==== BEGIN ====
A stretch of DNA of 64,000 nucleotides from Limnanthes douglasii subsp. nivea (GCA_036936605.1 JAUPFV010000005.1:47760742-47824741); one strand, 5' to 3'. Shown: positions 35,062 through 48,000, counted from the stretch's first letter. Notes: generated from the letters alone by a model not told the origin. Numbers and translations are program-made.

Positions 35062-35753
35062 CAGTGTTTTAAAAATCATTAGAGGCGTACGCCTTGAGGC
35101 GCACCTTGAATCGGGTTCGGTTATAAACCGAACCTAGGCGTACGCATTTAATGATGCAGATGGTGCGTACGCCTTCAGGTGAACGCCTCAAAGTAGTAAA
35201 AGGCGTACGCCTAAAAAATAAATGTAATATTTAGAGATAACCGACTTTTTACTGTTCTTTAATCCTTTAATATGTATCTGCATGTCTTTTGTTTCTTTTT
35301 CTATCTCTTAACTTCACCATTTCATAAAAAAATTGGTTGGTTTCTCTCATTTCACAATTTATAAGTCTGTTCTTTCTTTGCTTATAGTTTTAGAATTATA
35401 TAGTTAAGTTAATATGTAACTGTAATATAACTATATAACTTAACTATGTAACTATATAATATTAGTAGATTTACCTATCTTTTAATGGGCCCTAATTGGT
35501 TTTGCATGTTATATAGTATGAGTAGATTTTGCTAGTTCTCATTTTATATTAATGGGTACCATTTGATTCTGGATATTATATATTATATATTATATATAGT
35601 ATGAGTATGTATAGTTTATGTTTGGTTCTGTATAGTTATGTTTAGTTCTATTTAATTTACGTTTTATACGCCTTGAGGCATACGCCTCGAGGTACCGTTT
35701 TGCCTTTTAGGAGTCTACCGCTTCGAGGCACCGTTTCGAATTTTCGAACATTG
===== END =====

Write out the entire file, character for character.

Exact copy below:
A stretch of DNA of 64,000 nucleotides from Limnanthes douglasii subsp. nivea (GCA_036936605.1 JAUPFV010000005.1:47760742-47824741); one strand, 5' to 3'. Shown: positions 35,062 through 48,000, counted from the stretch's first letter. Notes: generated from the letters alone by a model not told the origin. Numbers and translations are program-made.

Positions 35062-35753
35062 CAGTGTTTTAAAAATCATTAGAGGCGTACGCCTTGAGGC
35101 GCACCTTGAATCGGGTTCGGTTATAAACCGAACCTAGGCGTACGCATTTAATGATGCAGATGGTGCGTACGCCTTCAGGTGAACGCCTCAAAGTAGTAAA
35201 AGGCGTACGCCTAAAAAATAAATGTAATATTTAGAGATAACCGACTTTTTACTGTTCTTTAATCCTTTAATATGTATCTGCATGTCTTTTGTTTCTTTTT
35301 CTATCTCTTAACTTCACCATTTCATAAAAAAATTGGTTGGTTTCTCTCATTTCACAATTTATAAGTCTGTTCTTTCTTTGCTTATAGTTTTAGAATTATA
35401 TAGTTAAGTTAATATGTAACTGTAATATAACTATATAACTTAACTATGTAACTATATAATATTAGTAGATTTACCTATCTTTTAATGGGCCCTAATTGGT
35501 TTTGCATGTTATATAGTATGAGTAGATTTTGCTAGTTCTCATTTTATATTAATGGGTACCATTTGATTCTGGATATTATATATTATATATTATATATAGT
35601 ATGAGTATGTATAGTTTATGTTTGGTTCTGTATAGTTATGTTTAGTTCTATTTAATTTACGTTTTATACGCCTTGAGGCATACGCCTCGAGGTACCGTTT
35701 TGCCTTTTAGGAGTCTACCGCTTCGAGGCACCGTTTCGAATTTTCGAACATTG